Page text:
In this time of racial unrest, where genuine, peaceful efforts at positive reform get intermingled with violence and ideologically-driven “critical theory” gone mad, it is difficult to parse through what Christians can actively support, versus those things we should reject. However, today marks an emerging holiday celebration that we can all get behind: Juneteenth.

On June 19, 1865, Unions troops led by Major General Gordon Granger, entered Galveston, Texas, to officially deliver and enforce the Emancipation Proclamation. The Emancipation Proclamation had been first declared in January, 1863, but the Civil War delayed efforts to effectively announce that enslaved persons throughout the “slave states” had been freed. Now that General Robert E. Lee had surrendered his Army of Northern Virginia at Appomattox a few months earlier, the way was now clear to more peacefully correct the injustice endured by countless African Americans.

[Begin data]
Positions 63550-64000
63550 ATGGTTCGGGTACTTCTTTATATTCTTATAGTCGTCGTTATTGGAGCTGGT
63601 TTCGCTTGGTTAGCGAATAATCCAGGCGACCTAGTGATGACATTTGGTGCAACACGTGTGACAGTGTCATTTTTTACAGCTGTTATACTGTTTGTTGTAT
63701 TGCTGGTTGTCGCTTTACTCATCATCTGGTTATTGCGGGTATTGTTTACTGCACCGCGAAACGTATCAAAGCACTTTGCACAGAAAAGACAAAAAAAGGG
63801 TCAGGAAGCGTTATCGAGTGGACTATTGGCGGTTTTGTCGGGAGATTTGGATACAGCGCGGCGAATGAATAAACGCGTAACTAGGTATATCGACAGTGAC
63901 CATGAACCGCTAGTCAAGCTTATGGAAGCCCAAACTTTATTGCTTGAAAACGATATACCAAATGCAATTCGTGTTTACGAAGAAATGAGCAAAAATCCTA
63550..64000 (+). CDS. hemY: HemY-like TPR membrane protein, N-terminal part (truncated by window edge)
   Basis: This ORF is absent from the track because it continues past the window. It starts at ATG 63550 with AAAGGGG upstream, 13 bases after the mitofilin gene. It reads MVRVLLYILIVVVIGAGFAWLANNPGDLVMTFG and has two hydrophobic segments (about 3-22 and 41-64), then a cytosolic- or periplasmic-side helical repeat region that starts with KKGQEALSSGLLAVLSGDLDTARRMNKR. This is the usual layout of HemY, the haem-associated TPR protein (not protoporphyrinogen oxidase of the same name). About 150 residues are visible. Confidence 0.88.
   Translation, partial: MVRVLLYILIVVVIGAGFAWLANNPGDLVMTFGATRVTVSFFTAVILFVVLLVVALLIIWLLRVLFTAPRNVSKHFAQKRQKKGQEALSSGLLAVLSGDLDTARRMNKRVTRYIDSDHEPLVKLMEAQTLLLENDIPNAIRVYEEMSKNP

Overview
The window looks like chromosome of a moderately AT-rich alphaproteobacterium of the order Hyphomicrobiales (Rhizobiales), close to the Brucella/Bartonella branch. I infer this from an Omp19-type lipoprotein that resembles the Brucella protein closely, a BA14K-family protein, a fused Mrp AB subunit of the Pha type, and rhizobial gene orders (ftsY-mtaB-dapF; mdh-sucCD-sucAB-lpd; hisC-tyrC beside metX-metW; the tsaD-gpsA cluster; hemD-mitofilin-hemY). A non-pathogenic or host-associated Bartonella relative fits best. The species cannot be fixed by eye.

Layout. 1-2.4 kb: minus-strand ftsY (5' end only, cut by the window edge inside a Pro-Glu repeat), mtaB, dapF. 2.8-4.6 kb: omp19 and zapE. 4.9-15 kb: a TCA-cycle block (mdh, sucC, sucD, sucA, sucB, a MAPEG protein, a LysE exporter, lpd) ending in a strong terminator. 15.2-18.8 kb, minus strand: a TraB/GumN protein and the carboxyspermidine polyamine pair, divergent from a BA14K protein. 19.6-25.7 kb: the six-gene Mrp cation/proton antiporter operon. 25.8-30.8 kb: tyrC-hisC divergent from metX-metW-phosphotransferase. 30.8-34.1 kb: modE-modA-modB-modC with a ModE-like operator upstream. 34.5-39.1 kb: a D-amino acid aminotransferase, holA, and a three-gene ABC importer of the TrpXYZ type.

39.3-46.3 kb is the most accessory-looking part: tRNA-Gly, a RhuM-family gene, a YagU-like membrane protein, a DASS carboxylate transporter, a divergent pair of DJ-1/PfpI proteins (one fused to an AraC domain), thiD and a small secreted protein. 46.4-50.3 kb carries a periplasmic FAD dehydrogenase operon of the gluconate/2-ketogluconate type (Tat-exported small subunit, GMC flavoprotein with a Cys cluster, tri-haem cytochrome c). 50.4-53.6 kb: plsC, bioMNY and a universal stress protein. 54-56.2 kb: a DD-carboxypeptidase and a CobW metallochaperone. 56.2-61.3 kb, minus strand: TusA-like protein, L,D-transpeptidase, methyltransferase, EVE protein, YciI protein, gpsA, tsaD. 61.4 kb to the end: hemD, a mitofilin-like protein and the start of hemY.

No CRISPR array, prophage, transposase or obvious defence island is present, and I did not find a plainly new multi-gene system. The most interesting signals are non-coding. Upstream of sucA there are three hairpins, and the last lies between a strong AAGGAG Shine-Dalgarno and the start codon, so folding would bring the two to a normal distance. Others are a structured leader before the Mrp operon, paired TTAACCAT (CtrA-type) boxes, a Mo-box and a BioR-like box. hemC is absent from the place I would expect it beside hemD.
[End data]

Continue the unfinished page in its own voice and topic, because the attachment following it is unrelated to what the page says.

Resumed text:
It is important to remember, though, that Juneteenth was but one step towards racial reconciliation. When the Emancipation Proclamation was first made, in 1863, it ironically did not apply to Union-held territories in the South, at that time during the war. For example, in my hometown, Williamsburg, Virginia, the Emancipation Proclamation had officially freed slaves living in James City County, in Confederate territory, but it did not free slaves living in York County, which was then in Union territory. Therefore, slaves living south of Duke of Gloucestor Street, in James City County, were free, but slaves living north of Duke of Gloucestor Street, in York County, were technically not! It was not until the passing of the Thirteenth Amendment to the Constitution, later in December of 1865, that slavery was officially ended everywhere in the United States, without exception.